Why cache the results of template processing? We use templates to provide the general look and feel of our site. Most pages are static and just use the templates for standard headers, images, and so on. Caching these pages makes sense because the template will generate the same thing every time.
There are two configuration command that affect template results caching.
Permissions and the setuid extensionIf your web server process is caching template results in .html files it must have permission to write those files. You can run the server as yourself and control permissions that way. However, if you want to run under port 80 you need to start the server as root. For security reasons most web servers do a setuid call to change into a normal user after opening their main socket.
The src directory of the distribution has a setuid.c file that implements a "setuid" Tcl command. This will only work if the server starts as root. The setuid command takes two arguments, a user ID and a group ID. For now they must be numeric, not symbolic IDs.
What I do is have a tclhttpd user account and a "web" group. I have the server setuid to these after it calls Httpd_Server. Then I make the htdocs hierarchy have group ownership of "web" and group write permission. The directories can be owned by the webmaster - they do not have to be owned by tclhttpd and probably should not be. This is what this directory looks like:
drwxrwxr-x 4 welch web 512 Apr 18 12:38 ./ drwxrwxr-x 13 welch web 1024 Apr 18 11:30 ../ -rw-r--r-- 1 welch web 201 Apr 18 11:31 .tml -rw-r--r-- 1 tclhttpd web 8184 Apr 18 12:38 index.html -rw-r--r-- 1 welch web 5566 Apr 17 22:00 index.tml drwxr-xr-x 2 welch web 512 Apr 15 23:15 patch2.0.1/ drwxr-xr-x 2 welch web 512 Jan 2 09:37 patch2.1/ -rw-r--r-- 1 welch web 14493 Apr 18 12:38 reference.html -rw-r--r-- 1 welch web 1689 Apr 18 11:45 register.html -rw-r--r-- 1 tclhttpd web 14805 Apr 18 11:48 server.html -rw-r--r-- 1 welch web 12186 Apr 18 11:48 server.tml -rw-r--r-- 1 welch web 7209 Apr 18 11:37 usenixAbstract.htmlYou can see where the server has cached a couple .html files and that the current directory is group writable. Note also that I can't edit the cached files because they are owned by the server.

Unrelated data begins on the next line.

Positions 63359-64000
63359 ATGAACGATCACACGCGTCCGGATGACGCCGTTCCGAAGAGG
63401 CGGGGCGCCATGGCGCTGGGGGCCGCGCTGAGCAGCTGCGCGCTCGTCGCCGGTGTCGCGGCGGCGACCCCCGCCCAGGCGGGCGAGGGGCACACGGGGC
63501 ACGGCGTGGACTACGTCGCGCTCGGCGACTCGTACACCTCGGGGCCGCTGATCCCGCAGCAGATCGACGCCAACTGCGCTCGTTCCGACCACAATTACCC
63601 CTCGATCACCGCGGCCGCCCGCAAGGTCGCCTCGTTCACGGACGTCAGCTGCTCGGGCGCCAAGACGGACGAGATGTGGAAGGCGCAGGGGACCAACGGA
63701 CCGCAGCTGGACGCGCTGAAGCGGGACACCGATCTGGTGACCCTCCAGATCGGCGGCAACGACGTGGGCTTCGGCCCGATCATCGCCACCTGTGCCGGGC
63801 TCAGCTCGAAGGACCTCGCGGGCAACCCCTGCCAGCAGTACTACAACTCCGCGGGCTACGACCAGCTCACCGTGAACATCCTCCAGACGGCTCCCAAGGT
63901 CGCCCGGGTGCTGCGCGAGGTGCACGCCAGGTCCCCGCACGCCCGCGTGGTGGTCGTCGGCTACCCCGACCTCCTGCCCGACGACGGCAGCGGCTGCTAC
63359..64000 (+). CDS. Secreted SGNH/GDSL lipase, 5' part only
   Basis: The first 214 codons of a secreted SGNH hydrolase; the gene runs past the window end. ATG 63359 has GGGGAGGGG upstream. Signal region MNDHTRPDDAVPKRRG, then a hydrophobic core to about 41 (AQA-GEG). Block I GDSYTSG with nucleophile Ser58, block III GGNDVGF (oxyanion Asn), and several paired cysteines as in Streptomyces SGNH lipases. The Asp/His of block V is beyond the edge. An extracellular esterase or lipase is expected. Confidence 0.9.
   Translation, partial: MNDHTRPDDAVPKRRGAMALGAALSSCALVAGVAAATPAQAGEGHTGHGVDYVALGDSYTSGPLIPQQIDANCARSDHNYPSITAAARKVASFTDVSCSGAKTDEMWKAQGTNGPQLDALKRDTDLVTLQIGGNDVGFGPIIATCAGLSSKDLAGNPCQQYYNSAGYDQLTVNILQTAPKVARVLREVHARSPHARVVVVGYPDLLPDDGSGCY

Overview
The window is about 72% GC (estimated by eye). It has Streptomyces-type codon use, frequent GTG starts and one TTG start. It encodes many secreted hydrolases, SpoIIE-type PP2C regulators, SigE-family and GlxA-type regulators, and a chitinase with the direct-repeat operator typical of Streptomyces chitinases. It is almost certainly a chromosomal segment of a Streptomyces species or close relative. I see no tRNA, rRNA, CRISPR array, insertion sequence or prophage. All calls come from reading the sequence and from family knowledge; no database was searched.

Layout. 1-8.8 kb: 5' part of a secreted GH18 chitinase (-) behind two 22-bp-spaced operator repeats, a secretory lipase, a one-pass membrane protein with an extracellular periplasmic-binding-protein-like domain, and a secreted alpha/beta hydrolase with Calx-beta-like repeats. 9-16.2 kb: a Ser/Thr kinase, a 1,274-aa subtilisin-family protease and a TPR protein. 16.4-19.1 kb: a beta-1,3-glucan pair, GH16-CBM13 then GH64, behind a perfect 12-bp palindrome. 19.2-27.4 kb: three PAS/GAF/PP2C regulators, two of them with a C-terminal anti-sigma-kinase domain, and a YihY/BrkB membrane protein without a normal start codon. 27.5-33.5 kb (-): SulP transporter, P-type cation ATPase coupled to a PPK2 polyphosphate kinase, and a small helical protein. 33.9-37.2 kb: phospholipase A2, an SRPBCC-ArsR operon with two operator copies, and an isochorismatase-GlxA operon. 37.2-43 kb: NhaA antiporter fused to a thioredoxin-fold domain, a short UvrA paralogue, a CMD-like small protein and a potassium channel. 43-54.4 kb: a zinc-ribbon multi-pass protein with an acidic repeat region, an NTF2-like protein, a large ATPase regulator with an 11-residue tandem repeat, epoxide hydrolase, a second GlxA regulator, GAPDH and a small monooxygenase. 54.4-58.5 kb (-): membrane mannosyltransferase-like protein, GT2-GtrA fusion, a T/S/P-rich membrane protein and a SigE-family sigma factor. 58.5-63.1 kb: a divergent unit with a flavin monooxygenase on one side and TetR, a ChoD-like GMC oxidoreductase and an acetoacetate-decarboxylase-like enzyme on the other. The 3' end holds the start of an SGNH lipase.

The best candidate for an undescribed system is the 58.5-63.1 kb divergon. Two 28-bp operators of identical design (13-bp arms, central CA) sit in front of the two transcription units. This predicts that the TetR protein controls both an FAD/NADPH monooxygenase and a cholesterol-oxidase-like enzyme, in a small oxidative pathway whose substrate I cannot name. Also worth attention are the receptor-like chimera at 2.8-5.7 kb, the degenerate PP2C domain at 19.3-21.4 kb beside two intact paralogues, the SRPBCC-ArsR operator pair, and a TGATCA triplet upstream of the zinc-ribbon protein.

Tcl code for TemplatesThe server supports a library of Tcl scripts that are to be used with your .tml documents. This is typically in the /libtml directory of your htdocs area. In addition, the server looks for ".tml" files (that's a file beginning with .) in each directory up to the root of the URL tree. The idea is that you put global settings in the /.tml file, and you put per-directory definitions in local .tml files. These files are sourced, so they should contain Tcl commands. The upper-most .tml file is sourced first, and the .tml file in the current directory is sourced last, just before the template file itself.
You can find example .tml files in the sample htdocs directory.
The server checks date stamps on the .tml files and will regenerate a .html page if either its corresponding .tml file or any of the per-directory .tml files are newer. So, touching the root .tml file will cause all your generated .html files to be preprocessed the next time they are fetched.
Configuration CommandsAs well as Doc_CheckTemplates described above, your main init script can use these commands to affect template processing:
Old .subst filesThe template mechanism above superceeds the originial .subst templates. Those are still supported, but they lack the caching support, the script library, and the per-directory .tml files.
The MIME type handler for
Then it calls